FIG. 45 is a chart showing a threshold current density that is dependent on the nitrogen composition according to experiments. The horizontal axis represents the percentage (%) of nitrogen composition, and the vertical axis represents the threshold current density. As shown in FIG. 45, the threshold current density increases rapidly with the increase of nitrogen composition. This is because the crystallinity of the GaInNAs layer deteriorates with the increase of nitrogen composition. As a counter measure, the In composition is raised while the nitrogen composition is lowered (e.g., Patent Document 2 and Patent Document 3), with the use of a GaInNAs-system quantum well active layer that has a compressive strain as large as 2% or more relative to the substrate. Based on this construction, some studies (e.g., Non-Patent Document 2) provide a laser device that has a characteristic temperature exceeding 200 K, with the threshold current density of the semiconductor laser being smaller than 1 kA/cm2, and the operating current increasing only 1.3 times even when the ambient temperature rises from room temperature to 80 degrees Celsius. A GaAs layer is used for the barrier layer. When the GaInNAs-system quantum well active layer having a compressive strain is employed, GaAs is often used for the barrier layer.

In the presence of such a high strain, however, there is a need to secure film growth close to a critical film thickness at which three-dimensional growth takes the place of two-dimensional growth. A technique must be contrived for this purpose. Conventionally, a low-temperature growth method (e.g., Patent Document 2) and a method that achieves a surfactant-like effect by adding Sb (e.g., Patent Document 3) are known. These methods, however, limit the design of devices by imposing a limit to the number of quantum wells, for example, for the purpose of suppressing the generation of crystalline defects.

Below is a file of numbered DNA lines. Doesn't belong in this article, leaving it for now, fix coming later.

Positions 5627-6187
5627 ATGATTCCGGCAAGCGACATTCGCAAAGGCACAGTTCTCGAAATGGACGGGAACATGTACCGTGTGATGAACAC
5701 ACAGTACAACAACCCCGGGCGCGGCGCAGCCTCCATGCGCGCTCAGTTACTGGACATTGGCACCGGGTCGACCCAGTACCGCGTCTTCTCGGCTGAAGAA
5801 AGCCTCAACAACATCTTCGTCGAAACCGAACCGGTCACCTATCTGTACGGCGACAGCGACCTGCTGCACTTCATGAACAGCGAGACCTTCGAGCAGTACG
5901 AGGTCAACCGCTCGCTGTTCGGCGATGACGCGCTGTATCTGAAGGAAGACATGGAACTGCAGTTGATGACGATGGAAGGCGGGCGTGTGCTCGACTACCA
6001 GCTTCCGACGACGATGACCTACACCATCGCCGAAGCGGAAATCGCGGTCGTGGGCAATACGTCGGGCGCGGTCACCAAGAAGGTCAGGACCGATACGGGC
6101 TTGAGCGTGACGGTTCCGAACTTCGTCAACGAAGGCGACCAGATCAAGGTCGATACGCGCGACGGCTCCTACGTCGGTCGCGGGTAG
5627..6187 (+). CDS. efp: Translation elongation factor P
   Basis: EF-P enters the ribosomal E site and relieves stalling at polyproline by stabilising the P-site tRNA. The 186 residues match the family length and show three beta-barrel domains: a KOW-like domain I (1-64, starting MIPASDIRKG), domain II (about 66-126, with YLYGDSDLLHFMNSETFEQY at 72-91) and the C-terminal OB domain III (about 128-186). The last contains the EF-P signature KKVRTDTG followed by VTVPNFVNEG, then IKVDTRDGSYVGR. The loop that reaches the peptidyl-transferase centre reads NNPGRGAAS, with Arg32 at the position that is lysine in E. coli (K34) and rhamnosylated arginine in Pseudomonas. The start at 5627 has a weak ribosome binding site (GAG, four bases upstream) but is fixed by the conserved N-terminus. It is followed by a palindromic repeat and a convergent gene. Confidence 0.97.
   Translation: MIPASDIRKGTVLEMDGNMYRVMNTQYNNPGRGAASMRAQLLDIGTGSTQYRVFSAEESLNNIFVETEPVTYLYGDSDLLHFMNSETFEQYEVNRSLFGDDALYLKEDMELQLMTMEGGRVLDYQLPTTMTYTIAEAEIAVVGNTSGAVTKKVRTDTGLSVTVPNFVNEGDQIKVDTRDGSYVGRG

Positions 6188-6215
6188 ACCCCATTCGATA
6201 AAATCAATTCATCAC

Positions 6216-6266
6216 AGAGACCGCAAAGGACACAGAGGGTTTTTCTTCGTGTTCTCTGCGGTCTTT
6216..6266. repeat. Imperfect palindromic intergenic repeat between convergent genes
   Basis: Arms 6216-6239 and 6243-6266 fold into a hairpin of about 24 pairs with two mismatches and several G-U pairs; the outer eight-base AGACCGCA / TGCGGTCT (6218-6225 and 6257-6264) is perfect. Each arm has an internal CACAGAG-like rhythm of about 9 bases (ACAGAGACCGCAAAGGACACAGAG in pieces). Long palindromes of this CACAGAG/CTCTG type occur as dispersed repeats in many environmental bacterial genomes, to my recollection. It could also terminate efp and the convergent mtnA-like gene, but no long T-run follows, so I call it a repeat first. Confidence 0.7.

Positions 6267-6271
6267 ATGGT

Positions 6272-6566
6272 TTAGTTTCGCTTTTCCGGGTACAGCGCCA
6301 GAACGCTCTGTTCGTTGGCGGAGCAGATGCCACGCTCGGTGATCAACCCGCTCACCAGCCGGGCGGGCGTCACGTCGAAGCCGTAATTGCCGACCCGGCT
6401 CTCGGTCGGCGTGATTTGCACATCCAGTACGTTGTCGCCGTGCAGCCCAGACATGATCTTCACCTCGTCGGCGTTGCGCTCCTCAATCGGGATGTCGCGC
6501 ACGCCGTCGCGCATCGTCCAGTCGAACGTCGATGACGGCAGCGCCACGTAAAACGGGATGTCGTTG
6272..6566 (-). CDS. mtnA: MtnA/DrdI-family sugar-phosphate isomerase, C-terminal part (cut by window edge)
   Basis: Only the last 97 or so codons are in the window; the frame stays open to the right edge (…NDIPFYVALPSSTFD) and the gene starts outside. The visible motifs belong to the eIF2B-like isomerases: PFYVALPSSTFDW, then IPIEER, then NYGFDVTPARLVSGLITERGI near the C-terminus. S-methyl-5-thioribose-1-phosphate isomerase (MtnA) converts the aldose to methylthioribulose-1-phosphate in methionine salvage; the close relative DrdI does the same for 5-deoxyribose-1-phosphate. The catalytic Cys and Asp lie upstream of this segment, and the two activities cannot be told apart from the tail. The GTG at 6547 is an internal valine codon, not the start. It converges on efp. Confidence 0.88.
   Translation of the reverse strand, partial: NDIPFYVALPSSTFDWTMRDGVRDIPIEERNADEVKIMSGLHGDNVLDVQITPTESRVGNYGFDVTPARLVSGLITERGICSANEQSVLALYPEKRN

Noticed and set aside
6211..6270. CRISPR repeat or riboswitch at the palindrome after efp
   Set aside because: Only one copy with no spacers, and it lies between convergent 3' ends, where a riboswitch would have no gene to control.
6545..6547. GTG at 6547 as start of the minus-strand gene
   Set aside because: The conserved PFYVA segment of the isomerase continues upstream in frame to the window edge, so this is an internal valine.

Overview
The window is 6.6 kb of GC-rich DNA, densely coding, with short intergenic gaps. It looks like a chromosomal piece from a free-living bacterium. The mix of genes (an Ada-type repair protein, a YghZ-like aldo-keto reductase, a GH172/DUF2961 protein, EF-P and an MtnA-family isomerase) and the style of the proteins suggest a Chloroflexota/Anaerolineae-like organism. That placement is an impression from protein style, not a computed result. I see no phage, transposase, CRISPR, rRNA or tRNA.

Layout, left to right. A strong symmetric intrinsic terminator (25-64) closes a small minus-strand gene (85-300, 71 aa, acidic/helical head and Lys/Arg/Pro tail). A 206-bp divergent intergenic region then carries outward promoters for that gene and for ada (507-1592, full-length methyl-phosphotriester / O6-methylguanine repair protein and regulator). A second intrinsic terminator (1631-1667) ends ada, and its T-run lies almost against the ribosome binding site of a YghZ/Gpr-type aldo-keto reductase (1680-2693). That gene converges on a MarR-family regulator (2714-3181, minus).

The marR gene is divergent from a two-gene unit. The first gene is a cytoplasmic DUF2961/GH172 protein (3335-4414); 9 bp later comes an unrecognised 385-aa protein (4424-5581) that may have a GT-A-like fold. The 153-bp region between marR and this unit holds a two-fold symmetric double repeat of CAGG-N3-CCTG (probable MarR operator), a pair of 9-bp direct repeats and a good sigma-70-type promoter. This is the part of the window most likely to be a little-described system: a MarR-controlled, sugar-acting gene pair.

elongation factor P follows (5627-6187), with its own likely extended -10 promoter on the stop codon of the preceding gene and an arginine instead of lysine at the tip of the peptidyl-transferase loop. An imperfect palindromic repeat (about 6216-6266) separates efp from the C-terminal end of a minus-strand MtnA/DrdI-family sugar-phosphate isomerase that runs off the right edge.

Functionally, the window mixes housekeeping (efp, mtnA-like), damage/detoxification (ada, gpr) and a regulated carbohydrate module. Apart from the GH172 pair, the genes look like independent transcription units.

Methods for improvement include using a GadIn1-dNePfAs1-e-f material (e.g., Patent Document 4) a GaNPAs or GaNAs layer (e.g., Patent Document 5), a GaNAs layer (e.g., Patent Document 3) as a barrier layer, thereby providing a strain-compensation structure that suppresses (compensates for) the strain of the active layer.

The addition of N to GaAs results in the lattice constant being smaller. Moreover, since GaNAs has its quantum level energy lowered by a decrease in the discontinuity of conduction bands relative to the GaInNAs quantum well active layers, an oscillating wavelength becomes longer. However, the same reason (i.e., the decrease in the discontinuity of conduction bands relative to the GaInNAs quantum well active layers) works to create an increasing number of overflowing electrons, resulting in the deterioration of temperature characteristics.